Motorola Moto Z4 hands-on: Snapdragon 675 and killer price on Verizon
Case in point, this year’s offering with the Moto Z4. We all thought it was an odd gesture for last year’s Moto Z3 to stick with the prior year’s Qualcomm Snapdragon 835 chipset – whereas every other flagship at the time was opting to leverage the newer Snapdragon 845. For this year’s so-called flagship, it appears that Lenovo is doing something even more surprising, seeing that the Moto Z4 is utilizing the Snapdragon 675 SoC, placing it in the same crosshairs as the recent Google Pixel 3a. There’s even more evidence of that reality when you finally learn its price point, which isn’t exactly flagship caliber. Knowing all of that, it’s going to be intriguing to see how the Moto Z4 will be perceived by savvy consumers.
Killer price, if you’re a new Verizon customer
Where the Moto Z4 really garners attention is how new Verizon subscribers receive a hefty discount on the phone. We’re talking about paying only $10 per month for 24 months, which amounts to an unbelievable $240 cost for the smartphone! That’s a pretty serious statement, especially when the Google Pixel 3a costs $399 – or the Pixel 3a XL at $479. While both are no doubt aggressive in the savings, the Moto Z4 is definitely more desirable if you’re in a pinch. But of course, we can’t stress enough that this special deal only applies to new activations!
We’re smitten over the price, naturally, but adding to the allure is the features that are in tow for this device.
A more appreciable design upgrade
From afar, it looks exactly like its predecessor, but up close and personal tells a different change that’s far more appreciable. For starters, there’s 3.5mm headphone jack on board to offer users the convenience of using their favorite wired headphones. Additionally, the 6.4-inch 1080 x 2340 OLED display around the front follows the trendy all-screen look with minimal bezels around it. It doesn’t look like it’s trying to differentiate itself from the pack in this area, opting to simply go with a small ‘micro-notch’ that tucks away the handset’s front-facing camera. Looking closer, and you’ll also notice that it packs on an in-screen fingerprint sensor! Factoring its price and all, this addition is definitely a surprise – but nothing terribly special among flagships at this point.
So yeah, the design of the Moto Z4 may not initially look any different from the Z3, but these small changes and additions definitely make it appreciable – more so for a device that’s classified more as a mid-range offering!
The magic of AI still grants the Moto Z4 all the shooting modes we see in dual-camera packing smartphones, like portrait effects that blur out backgrounds and keep faces clear and in focus, spot coloring, and cinemagraphs. And to compete against some of the more noteworthy camera phones of late, it even features its own ‘Night Vision’ mode that brightens up photos under low light situations. We did briefly check this out at Lenovo’s announcement event, and just like all other night modes, it does take just a little bit more time to capture the shot. On the phone’s display, the photos look good, but only a side-by-side comparison against another phone will indicate its performance. Lenovo isn’t wrong to go with a single camera for its so-called flagship, but we’re now expecting performance that could more or less match that of the Pixel 3a.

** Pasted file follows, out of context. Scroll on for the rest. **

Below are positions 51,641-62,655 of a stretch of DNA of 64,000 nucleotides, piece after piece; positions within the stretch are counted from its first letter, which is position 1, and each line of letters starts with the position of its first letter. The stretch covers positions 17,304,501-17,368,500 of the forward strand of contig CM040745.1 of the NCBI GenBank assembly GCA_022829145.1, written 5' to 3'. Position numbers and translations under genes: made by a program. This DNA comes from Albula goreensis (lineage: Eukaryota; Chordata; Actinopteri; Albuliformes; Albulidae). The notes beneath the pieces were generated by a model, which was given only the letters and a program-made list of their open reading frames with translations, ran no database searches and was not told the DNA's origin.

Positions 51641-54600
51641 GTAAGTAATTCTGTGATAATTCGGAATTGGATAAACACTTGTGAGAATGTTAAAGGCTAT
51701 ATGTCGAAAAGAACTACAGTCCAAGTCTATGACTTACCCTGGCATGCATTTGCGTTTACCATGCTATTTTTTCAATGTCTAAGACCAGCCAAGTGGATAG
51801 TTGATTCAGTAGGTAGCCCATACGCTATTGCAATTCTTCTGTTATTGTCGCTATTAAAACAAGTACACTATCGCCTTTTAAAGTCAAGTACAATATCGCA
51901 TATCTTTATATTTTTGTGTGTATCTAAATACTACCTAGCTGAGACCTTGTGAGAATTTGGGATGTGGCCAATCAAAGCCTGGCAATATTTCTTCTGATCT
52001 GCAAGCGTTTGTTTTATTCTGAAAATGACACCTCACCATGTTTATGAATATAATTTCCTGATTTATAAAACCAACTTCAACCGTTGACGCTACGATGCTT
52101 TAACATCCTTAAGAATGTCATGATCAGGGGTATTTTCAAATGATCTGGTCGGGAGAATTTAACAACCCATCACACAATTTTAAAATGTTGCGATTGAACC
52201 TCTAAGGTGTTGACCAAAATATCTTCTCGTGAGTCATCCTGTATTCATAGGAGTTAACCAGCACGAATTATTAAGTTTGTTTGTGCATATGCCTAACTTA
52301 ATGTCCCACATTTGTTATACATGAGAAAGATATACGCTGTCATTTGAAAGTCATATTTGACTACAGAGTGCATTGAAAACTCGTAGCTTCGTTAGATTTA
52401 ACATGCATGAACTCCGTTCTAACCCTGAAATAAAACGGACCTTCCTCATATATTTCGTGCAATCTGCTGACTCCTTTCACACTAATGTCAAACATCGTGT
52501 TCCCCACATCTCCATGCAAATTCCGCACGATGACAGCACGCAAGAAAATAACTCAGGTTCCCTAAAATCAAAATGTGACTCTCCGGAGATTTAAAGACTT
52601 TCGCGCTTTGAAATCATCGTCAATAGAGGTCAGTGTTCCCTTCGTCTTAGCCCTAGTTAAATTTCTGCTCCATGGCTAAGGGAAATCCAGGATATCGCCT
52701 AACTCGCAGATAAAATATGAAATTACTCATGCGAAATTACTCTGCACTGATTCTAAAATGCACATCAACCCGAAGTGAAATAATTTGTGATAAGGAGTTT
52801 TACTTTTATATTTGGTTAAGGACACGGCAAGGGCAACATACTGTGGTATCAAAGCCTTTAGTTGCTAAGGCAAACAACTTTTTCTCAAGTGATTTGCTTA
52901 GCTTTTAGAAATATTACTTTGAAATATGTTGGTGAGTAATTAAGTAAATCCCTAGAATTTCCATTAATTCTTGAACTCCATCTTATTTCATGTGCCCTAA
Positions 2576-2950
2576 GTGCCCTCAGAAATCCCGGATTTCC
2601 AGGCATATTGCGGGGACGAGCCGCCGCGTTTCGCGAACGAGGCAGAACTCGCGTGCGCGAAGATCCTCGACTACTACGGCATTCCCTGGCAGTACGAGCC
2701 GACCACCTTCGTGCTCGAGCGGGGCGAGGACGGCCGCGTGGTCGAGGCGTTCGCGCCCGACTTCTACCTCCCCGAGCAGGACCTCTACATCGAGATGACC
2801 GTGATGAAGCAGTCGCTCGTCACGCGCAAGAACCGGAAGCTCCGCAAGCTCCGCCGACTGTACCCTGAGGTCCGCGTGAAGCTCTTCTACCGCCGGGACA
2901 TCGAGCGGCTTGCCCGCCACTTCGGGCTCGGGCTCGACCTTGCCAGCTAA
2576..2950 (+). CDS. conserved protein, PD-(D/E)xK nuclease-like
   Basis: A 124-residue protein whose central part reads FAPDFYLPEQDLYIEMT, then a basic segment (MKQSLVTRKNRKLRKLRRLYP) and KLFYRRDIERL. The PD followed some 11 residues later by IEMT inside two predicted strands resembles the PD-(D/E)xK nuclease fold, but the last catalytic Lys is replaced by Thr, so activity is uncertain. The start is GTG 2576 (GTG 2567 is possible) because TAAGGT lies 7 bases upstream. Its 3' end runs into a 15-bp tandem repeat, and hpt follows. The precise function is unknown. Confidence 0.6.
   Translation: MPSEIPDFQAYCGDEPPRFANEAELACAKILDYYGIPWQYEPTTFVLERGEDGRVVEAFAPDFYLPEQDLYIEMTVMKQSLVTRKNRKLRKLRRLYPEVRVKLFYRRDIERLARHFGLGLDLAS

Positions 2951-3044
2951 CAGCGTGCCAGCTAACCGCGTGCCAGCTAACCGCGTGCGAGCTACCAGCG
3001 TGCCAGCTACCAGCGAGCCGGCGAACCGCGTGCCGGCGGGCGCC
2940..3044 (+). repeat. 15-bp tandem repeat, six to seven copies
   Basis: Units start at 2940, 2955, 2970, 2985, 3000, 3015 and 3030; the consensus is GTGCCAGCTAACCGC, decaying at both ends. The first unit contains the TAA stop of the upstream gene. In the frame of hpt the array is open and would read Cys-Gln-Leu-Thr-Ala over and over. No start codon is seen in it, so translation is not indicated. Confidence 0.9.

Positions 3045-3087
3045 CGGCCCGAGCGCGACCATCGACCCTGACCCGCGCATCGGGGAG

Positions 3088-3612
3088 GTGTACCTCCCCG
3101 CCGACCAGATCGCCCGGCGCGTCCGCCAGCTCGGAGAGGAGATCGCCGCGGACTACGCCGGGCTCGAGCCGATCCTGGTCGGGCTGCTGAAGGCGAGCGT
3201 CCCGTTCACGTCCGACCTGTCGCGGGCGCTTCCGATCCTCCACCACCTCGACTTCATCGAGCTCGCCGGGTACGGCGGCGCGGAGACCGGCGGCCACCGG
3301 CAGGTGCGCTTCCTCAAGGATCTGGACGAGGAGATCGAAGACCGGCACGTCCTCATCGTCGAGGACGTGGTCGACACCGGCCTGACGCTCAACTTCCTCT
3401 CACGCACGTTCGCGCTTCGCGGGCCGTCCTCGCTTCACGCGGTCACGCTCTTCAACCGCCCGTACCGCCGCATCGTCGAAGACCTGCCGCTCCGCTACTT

Around the front, the Moto Z4 is accompanied with a 25MP selfie camera, which is obviously one of the higher counts we’ve seen in a dedicated front-facing camera. With the aid of AI, naturally, it’s able to also offer portrait mode effects – as well as automatically taking a photo when it detects a smile in the scene. We shot off a few under low light, but from what we sampled, they didn’t look all that impressive. Even those taken under better lighting didn’t seem any better than what other flagships we tested out. But again, we’ll pass judgment when we’re able to preview the shots on a computer against other phones.
A flagship running a Snapdragon 675
And honestly, we’re not going to be too critical because in our short time checking it out, the phone manages to deliver responsive actions. Coupled with 4GB of RAM, too, the Moto Z4 moves swiftly navigating around the interface, which is a mostly stock Android 9 Pie experience with some of the typical Moto experiences we’ve come to appreciate through the years. They include things like Moto Display that breathes usual information on-screen while the phone isn’t being used, or all the Moto Actions that allow us to quickly launch the camera or turn on the flash by twisting and moving the phone in a chopping motion.
It’s really interesting that the Moto Z4 isn’t leveraging a real flagship caliber chipset, but we suppose that Lenovo’s intention is clear – broader appeal with consumers!
Target set on the Pixel 3a
Factoring in everything that Lenovo has with this year’s Moto Z4, there’s no hiding the fact that it’s going to compete against the Pixel 3a. If you’re not a new Verizon subscriber, you’re still going to shell out $500 to pick it up – albeit, it’ll come bundled with the Moto 360 Moto Mod when it goes on sale starting June 6th. At that price point, it makes for a tougher sell, even though it’s packed with a few extra goodies that you won’t find in the Pixel 3a series. We’re talking about an in-screen fingerprint sensor, splash resistant construction, an all-screen front, expandable storage, 5G upgradeability, and all of those Moto Mods that the phone has access to.